The definitions of the words or elements of the following claims are, therefore, defined in this specification to include not only the combination of elements which are literally set forth, but all equivalent structure, material or acts for performing substantially the same function in substantially the same way to obtain substantially the same result. In this sense it is therefore contemplated that an equivalent substitution of two or more elements may be made for any one of the elements in the claims below or that a single element may be substituted for two or more elements in a claim. Although elements may be described above as acting in certain combinations and even initially claimed as such, it is to be expressly understood that one or more elements from a claimed combination can in some cases be excised from the combination and that the claimed combination may be directed to a sub-combination or variation of a sub-combination.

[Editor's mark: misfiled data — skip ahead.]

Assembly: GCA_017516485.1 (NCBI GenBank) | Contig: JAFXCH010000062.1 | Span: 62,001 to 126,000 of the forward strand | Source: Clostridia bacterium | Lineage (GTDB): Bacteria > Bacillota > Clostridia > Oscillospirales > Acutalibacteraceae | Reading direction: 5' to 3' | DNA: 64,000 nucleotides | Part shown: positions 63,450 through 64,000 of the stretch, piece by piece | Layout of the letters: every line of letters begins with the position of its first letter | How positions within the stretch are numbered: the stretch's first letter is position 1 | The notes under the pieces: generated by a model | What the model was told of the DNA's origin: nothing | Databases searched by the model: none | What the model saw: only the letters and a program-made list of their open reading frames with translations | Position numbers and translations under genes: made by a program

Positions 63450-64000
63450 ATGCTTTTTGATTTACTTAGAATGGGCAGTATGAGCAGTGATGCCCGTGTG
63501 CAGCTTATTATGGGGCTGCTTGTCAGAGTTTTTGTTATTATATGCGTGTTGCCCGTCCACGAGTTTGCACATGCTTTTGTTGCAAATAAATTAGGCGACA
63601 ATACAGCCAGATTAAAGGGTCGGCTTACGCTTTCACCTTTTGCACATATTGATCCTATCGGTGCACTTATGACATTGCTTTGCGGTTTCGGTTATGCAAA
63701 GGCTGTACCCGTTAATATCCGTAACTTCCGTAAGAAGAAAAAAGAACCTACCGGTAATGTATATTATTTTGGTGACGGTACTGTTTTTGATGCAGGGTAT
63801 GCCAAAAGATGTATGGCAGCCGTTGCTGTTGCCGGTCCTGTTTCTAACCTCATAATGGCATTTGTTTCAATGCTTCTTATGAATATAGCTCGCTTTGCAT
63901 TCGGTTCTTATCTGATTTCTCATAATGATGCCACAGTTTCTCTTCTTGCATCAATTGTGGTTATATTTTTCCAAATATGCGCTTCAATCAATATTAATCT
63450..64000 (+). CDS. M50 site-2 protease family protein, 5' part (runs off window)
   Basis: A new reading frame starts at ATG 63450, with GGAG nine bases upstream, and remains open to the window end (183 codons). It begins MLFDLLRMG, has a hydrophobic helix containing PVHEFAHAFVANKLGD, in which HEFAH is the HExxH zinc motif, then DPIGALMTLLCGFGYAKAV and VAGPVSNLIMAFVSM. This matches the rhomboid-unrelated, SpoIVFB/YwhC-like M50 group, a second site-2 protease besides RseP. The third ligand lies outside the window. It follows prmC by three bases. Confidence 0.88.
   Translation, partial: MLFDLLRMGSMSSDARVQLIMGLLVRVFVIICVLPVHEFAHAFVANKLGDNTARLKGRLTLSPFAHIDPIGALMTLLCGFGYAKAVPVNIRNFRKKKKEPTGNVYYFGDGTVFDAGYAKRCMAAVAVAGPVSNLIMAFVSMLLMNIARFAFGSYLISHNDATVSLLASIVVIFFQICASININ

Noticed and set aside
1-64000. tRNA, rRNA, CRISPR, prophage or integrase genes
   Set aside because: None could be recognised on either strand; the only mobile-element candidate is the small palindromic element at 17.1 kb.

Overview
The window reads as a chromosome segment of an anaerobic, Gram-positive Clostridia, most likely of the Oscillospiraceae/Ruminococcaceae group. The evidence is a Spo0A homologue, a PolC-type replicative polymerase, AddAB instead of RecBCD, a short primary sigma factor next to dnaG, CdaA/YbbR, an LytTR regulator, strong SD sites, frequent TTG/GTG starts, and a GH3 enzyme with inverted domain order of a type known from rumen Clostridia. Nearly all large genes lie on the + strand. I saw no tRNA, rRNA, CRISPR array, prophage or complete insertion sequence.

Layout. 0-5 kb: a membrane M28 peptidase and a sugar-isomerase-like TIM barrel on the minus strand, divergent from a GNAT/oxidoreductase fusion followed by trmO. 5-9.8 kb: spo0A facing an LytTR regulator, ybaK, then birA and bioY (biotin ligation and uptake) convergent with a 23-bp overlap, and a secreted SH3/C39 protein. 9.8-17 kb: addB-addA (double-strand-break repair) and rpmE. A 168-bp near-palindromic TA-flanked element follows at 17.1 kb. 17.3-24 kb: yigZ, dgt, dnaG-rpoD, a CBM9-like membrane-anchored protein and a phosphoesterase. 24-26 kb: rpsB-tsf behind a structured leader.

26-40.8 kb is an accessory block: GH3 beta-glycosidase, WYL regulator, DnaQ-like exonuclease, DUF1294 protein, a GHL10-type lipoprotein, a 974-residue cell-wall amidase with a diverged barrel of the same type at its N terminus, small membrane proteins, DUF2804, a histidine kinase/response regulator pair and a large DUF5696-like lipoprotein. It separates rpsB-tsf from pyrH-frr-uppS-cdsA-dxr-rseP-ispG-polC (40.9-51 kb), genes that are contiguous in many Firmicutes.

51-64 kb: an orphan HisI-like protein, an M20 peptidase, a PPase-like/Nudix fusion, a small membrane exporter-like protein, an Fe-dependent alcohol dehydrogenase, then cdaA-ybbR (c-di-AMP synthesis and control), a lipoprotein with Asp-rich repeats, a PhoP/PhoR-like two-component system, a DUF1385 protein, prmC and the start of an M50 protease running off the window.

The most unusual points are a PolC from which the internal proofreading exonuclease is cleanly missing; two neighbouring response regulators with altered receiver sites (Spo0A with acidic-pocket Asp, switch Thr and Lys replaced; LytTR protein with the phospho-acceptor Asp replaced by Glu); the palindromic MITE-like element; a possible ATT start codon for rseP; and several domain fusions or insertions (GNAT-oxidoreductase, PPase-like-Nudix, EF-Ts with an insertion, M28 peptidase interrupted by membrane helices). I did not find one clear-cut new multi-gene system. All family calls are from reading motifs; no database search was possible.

Insubstantial changes from the claimed subject matter as viewed by a person with ordinary skill in the art, now known or later devised, are expressly contemplated as being equivalently within the scope of the claims. Therefore, obvious substitutions now or later known to one with ordinary skill in the art are defined to be within the scope of the defined elements.

The claims are thus to be understood to include what is specifically illustrated and described above, what is conceptually equivalent, what can be obviously substituted and also what essentially incorporates the essential idea of the invention.

Claims (20)

The invention claimed is:
1. A method comprising: